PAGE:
And these things we choose are not always the vices most of us easily acknowledge as being wrong or unhealthy. The worst choices we make are the most deceiving—the choice to objectify God and one another, the choice to put our trust in money, people, and other things rather than in God alone, or the choice to try to control God, or even one another, by the things we do or say—acting as though we can change the way God or others behave if we just act correctly or speak perfectly. We do our best manipulate, use, manage, and/or control God and one another, rather than respecting each one’s personhood and honoring him or her as the person he or she is.

If I choose to honor God with my finances by tithing, for example, by giving 10% off my gross income, that is a good thing to do as an expression of my love for God. I am free to tithe or not tithe, and no doubt, if I genuinely wish to bless God by tithing, he will be pleased by my heart of gratitude and generosity. But tithing does not obligate God in any way to make sure my bills are paid or I have money for a new car. It demonstrates a heart of devotion and trust toward God but it does not cause God to do anything in return. The cause-and-effect rule does not apply.

My experience in my relationship with God, however, has been when I was making next to nothing and felt convicted of the need to continue to tithe in spite of my poverty, God honored that and somehow always made sure I had what I needed. I did not control or manipulate God by my giving—but I did express my genuine heart of devotion and commitment to God through my giving, and I found myself being blessed and helped by God in the midst of my poverty.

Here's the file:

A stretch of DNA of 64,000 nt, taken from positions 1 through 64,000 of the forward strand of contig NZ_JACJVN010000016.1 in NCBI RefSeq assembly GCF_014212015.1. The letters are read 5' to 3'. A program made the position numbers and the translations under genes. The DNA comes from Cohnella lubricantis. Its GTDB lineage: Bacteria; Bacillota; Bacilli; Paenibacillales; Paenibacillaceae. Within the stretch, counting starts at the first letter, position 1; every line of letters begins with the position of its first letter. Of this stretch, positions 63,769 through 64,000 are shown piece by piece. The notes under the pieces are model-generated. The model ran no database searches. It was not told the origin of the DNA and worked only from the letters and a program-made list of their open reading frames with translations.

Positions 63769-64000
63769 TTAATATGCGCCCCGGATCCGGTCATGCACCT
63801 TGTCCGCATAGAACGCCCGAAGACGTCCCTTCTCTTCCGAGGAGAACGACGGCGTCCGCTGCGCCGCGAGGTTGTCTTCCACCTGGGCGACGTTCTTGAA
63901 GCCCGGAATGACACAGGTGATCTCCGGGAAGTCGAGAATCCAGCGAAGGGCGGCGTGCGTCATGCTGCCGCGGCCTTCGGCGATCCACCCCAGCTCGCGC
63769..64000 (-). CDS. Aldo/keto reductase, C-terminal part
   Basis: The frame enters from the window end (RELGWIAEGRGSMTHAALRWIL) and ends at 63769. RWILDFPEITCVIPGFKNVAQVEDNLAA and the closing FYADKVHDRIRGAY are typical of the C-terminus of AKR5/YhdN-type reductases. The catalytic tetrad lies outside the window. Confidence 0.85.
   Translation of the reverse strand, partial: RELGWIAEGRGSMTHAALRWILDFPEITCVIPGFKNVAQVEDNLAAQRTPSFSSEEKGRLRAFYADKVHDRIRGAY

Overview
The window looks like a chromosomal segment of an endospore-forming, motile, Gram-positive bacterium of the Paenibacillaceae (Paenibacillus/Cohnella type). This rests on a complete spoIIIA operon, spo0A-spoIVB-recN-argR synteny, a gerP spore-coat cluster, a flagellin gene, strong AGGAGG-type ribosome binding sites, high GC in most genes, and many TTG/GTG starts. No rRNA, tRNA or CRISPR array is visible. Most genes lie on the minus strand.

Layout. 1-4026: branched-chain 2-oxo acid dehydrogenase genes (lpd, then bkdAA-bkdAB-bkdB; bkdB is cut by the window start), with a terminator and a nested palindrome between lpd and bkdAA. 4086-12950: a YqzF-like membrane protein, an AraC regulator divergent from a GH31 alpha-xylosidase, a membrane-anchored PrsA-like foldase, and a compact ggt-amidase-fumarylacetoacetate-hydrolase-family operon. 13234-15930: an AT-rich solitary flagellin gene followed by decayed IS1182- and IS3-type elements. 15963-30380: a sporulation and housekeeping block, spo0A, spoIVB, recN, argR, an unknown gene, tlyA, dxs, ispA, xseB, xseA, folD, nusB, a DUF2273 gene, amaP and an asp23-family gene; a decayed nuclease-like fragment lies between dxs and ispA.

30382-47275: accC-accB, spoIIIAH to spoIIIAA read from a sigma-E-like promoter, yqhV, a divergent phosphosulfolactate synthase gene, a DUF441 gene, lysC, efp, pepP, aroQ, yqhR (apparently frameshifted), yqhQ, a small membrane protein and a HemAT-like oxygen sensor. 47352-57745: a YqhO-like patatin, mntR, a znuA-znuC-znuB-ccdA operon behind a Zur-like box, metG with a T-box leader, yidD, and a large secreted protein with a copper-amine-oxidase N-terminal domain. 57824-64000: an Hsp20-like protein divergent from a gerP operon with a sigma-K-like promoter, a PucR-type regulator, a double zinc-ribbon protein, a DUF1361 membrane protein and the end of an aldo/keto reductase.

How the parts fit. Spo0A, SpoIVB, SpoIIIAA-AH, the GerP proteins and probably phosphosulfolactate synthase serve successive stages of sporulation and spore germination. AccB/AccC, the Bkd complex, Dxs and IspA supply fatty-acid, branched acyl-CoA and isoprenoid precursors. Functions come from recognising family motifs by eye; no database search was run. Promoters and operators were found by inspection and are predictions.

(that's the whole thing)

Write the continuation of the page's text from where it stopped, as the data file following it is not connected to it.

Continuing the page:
I remember one ongoing conversation with God expressed my anxiety about the bills which I thought I couldn’t pay. Anxiety in itself demonstrates a lack of faith in my Abba, and I have struggled with this over and over—it’s one of those subtle yet encroaching sins. But God merely would remind me to write down my needs and to ask him to take care of them. That is a relational thing, not a cause-and-effect thing. It is an act of trust. I felt compelled by the Spirit to do write down my needs and give them to God, I obeyed God and did it, and God responded by hearing and answering my prayers. It began with God and ended with God, and I got to be in the midst of it and be blessed in the process.

Looking back, I know too often in my life I thought I had to do this or do that other thing in order to be blessed by God or experience his good will towards me. In reality, God’s will toward me was already good, and he was looking out for me when I didn’t even realize it. He intervened in so many situations, and I never realized what was going on until later, if at all, and was amazed by his tender love and concern.

What I have learned is God is love and God is faithful. And we are held in his love and grace, He is always at work, no matter what is going on, bringing us to a place of redemption and healing. We are free to make choices, and God allows us to experience the joy or pain of those choices. But he is ready and willing at any time to embrace us when we come running and are ready to participate in making choices his way, in the way which best expresses our true humanity as God’s beloved children.

Dear Abba, thank you for your faithful love and gracious provision for our needs each and every day, whether we realize it or not. Thank you for holding us in your love and grace, and that your heart toward us is good and full of compassion. Grant us the grace to live in the true freedom which is ours in your Son and by your Spirit so our lives and ways of being are a true expression of your nature and Name as Father, Son, and Spirit. In your Name we pray, Amen.

“For God has not destined us for wrath, but for obtaining salvation through our Lord Jesus Christ, who died for us, so that whether we are awake or asleep, we will live together with Him.” 1 Thessalonians 5:9-10 NASB